Ronda Rich's blog

Scattered recipes

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My husband was out of town, working on location, when he called one night and discovered that I was still working though the hour had grown late.

“What on earth are you doing?” he asked.

“You won’t believe it,” I replied. “Because I don’t believe it. I am going through all the recipes I have torn out of magazines over the years I have lived in this house and am filing them in books.”

Do you do this? Do you flip through magazines or newspapers and find a recipe, tear it out, then stuff it in a drawer somewhere? And, worse than that, never give it a try? Read More»

My Grant Tinker

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It happened a few months back. My father-in-law celebrated, to our great joy, his 88th birthday.

There was no pomp or circumstance involved. He abhors that. Because he is among the most beautifully well-mannered people I have ever encountered, he politely took all the calls though he really wished we would just treat it as another day and leave him alone to watch the news channel. Read More»

What I love about my South

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It happened the other day. It’s funny how things so simple can remind us of things so meaningful, of those sweets that are tucked inside our hearts and unknowingly treasured.

I went to the co-op. For you non-farmer types, that’s the Farmers Exchange where farm supplies are purchased at the most reasonable prices.

“Where’s Tink?” asked the lovely woman at the register, smiling cheerfully. “He’s the one who normally comes in.”

We exchanged talk on Tink’s whereabouts then I placed the order for several bags of horse feed. Read More»

World’s view of being cool

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My parents, according to the world’s definition of “cool,” were not. Neither drank nor did either ever possess a credit card. Groceries and clothing were paid for in cash, utilities paid by check, and the only monthly payments they ever allowed themselves were a mortgage for a house, a short-term loan for another farm, and a couple of cars bought, over time, and paid for quickly. Read More»

Southern Living and changes

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A few years ago, the magazine I have long loved – Southern Living – changed. Like most Southerners, I have an aversion to change, which is why our traditions have such strangle-hold. We never let go.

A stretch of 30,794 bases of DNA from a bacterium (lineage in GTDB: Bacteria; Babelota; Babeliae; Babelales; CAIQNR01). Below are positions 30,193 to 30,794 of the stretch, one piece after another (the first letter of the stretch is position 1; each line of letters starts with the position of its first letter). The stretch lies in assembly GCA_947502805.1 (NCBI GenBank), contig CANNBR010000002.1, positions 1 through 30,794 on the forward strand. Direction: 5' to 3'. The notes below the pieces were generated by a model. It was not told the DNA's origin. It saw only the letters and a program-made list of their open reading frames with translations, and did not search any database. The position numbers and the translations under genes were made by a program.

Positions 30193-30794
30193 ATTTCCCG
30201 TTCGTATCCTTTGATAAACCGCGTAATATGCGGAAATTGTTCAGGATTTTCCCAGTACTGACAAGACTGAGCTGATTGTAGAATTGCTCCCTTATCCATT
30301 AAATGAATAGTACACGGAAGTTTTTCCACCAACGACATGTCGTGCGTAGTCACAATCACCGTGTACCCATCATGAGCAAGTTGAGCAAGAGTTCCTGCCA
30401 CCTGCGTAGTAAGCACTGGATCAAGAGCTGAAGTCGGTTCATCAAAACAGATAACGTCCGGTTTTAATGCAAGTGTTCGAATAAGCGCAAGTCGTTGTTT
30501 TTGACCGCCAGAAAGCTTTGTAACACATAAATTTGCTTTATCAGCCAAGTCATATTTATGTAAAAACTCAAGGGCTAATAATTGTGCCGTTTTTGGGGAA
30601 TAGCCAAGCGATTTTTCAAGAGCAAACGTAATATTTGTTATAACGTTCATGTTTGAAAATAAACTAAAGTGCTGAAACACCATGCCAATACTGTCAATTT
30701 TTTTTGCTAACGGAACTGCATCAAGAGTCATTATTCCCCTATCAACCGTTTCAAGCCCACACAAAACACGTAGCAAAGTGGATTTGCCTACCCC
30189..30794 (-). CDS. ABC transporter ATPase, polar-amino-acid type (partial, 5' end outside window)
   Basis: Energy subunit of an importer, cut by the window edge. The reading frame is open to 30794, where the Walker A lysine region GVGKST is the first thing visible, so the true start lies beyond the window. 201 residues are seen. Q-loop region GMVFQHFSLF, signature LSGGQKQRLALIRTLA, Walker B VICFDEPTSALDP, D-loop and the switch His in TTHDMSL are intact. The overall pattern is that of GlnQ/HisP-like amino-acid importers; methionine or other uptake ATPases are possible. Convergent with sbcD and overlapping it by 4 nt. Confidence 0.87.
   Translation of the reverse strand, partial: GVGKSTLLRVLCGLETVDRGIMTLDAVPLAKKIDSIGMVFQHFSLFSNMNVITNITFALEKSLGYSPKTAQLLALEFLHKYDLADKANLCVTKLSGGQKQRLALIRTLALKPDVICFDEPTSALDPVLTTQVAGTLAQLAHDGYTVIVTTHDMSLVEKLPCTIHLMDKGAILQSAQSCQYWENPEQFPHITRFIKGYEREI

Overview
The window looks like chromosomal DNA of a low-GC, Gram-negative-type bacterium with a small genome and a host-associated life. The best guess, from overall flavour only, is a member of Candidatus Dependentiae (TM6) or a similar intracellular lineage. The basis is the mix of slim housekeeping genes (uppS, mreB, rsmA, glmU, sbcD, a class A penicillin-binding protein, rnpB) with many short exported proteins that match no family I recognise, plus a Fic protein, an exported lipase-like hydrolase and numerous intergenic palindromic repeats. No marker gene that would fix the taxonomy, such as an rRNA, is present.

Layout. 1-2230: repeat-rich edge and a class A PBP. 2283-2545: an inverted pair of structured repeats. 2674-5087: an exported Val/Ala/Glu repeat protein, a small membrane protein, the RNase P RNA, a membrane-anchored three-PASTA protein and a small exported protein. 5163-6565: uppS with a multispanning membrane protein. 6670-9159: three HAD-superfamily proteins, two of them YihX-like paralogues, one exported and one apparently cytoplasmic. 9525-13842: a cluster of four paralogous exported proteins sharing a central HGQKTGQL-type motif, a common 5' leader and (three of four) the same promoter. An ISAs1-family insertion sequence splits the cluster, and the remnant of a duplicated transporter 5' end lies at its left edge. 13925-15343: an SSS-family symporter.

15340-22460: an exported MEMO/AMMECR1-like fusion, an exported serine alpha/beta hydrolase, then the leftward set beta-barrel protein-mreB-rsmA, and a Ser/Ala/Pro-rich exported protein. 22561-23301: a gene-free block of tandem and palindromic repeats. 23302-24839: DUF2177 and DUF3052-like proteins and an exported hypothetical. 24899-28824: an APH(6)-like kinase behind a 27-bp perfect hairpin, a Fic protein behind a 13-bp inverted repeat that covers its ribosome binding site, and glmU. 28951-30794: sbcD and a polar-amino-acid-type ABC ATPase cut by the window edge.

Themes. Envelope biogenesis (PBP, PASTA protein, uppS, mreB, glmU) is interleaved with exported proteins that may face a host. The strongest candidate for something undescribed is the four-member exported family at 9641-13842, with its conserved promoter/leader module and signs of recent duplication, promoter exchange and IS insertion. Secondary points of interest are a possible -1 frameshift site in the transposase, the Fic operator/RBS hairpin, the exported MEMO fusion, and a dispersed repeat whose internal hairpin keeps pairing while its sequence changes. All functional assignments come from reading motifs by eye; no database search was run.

Warily, I eyed it for the first couple of months. The layout changed, bringing a fresher, more modern feel while new features were added that included fashion and profiles yet retaining recipes, home decor, and gardening advice. Read More»

History is better than fiction

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Several weeks ago, I wrote about moonshine runner turned stock car champion, Lloyd Seay, who was murdered in a dispute over sugar purchased to make illegal whiskey. Read More»

The loss of parents’ wisdom

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There are few who cannot say truthfully that they miss their parents after death has laid claim to those loved ones. The parents who taught us, scolded us and, at times, annoyed us are never forgotten, never put away on a shelf to be remembered no more.

There are many things I miss. Unconditional love, for one. The knowledge that no matter how badly I misbehaved, I would always be loved. Reprimanded, yes. Taken to the back yard and instructed to “pick a switch” for a dose of “hickory tea,” for sure. But always loved. Read More»

Cornbread and some pinto beans

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One afternoon, I had a hankering, a primal-like craving, for a supper of pinto beans and cornbread with a tall glass of cold, rich buttermilk thrown in for good measure and extra filling.

This is an heirloom of food handed down from my Appalachian folks who, when hard times threatened to starve them, put a pot of beans on the stove then later said a blessing over that which would fill their stomachs with fiber and protein. Read More»

The ones who lift you up

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Over the years, I’ve crossed paths with many who were extremely successful as well as some who were such miserable failures that, as Mama liked to say, “ain’t worth the breath they draw.”

Many are the times that I have pondered the difference between those who succeed and those who just seem to roll over and give up. Here would be a logical place to say that talent, intellect, ambition, energy and common sense paves the way to achievement while laziness, poor decisions and addictions throw obstacles in the way. Read More»

Parable of the apple tree

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That apple tree. Oh my goodness. Something told me it wouldn’t turn out well.

It happened last spring. Or rather, it started then. Like many Southern women, I celebrate spring with a bounty of colorful flowers. I’m just like Mama in that. I plant begonias, petunias, diamond frost, lantanas, marigolds, and azaleas in the window boxes, garden paths, and fill the porches with planted pots and hanging baskets. It’s cheerful and homey. I love it. Read More»